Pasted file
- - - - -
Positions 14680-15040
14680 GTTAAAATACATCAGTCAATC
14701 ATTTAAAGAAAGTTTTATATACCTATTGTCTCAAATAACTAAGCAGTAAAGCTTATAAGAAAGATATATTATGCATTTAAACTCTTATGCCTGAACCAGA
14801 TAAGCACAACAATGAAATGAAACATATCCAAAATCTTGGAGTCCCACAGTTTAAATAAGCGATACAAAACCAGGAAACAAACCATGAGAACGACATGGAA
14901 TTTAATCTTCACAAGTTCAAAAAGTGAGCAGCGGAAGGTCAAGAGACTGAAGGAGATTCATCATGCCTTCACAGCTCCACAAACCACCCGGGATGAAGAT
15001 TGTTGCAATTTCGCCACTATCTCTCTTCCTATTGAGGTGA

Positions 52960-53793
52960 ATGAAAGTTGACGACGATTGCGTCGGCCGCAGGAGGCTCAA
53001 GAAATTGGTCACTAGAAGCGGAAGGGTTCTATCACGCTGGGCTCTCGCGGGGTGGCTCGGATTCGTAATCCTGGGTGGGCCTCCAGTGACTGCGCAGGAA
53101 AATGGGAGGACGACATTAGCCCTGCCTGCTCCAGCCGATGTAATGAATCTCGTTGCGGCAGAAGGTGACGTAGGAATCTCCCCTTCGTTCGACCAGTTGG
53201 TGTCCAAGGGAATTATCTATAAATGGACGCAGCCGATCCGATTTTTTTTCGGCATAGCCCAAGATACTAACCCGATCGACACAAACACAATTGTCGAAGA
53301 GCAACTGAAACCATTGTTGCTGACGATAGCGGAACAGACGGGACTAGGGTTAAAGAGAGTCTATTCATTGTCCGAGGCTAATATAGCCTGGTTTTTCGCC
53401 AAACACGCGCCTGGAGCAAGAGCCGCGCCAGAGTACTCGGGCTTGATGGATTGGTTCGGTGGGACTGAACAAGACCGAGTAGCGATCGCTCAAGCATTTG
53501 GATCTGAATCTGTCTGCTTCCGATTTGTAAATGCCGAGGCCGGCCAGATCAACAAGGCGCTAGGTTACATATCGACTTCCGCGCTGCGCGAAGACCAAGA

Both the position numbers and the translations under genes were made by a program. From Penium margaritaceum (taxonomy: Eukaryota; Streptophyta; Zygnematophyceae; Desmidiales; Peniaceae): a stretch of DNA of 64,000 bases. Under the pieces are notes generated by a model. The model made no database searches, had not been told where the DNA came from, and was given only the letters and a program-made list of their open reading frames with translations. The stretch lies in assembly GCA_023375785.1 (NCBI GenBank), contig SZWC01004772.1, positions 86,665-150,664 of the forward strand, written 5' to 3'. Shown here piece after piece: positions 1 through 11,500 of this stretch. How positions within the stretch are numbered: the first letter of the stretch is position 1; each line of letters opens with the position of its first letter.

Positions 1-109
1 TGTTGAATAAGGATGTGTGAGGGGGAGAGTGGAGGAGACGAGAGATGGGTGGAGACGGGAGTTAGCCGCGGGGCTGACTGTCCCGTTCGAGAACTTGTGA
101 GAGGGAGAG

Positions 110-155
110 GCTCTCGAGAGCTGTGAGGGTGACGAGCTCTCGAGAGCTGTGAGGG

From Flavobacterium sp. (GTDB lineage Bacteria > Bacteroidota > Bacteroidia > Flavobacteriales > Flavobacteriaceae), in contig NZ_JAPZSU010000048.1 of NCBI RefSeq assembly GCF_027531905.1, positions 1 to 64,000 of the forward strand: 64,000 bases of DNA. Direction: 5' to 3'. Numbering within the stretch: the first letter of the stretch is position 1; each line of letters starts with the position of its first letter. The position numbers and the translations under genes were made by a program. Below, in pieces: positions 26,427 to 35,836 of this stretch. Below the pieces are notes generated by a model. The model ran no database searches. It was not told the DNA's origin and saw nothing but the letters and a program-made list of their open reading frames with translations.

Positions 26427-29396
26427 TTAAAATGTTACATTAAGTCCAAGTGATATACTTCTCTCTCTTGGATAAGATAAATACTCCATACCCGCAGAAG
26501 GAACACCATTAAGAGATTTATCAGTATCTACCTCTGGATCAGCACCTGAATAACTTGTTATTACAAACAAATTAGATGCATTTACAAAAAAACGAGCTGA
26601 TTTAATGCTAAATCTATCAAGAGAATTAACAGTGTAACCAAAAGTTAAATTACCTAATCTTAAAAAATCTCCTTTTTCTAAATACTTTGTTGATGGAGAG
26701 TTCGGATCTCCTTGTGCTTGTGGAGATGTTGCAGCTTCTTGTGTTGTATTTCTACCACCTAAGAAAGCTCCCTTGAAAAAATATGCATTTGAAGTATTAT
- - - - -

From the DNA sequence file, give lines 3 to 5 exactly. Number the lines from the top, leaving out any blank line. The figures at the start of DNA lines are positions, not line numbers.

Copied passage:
14701 ATTTAAAGAAAGTTTTATATACCTATTGTCTCAAATAACTAAGCAGTAAAGCTTATAAGAAAGATATATTATGCATTTAAACTCTTATGCCTGAACCAGA
14801 TAAGCACAACAATGAAATGAAACATATCCAAAATCTTGGAGTCCCACAGTTTAAATAAGCGATACAAAACCAGGAAACAAACCATGAGAACGACATGGAA
14901 TTTAATCTTCACAAGTTCAAAAAGTGAGCAGCGGAAGGTCAAGAGACTGAAGGAGATTCATCATGCCTTCACAGCTCCACAAACCACCCGGGATGAAGAT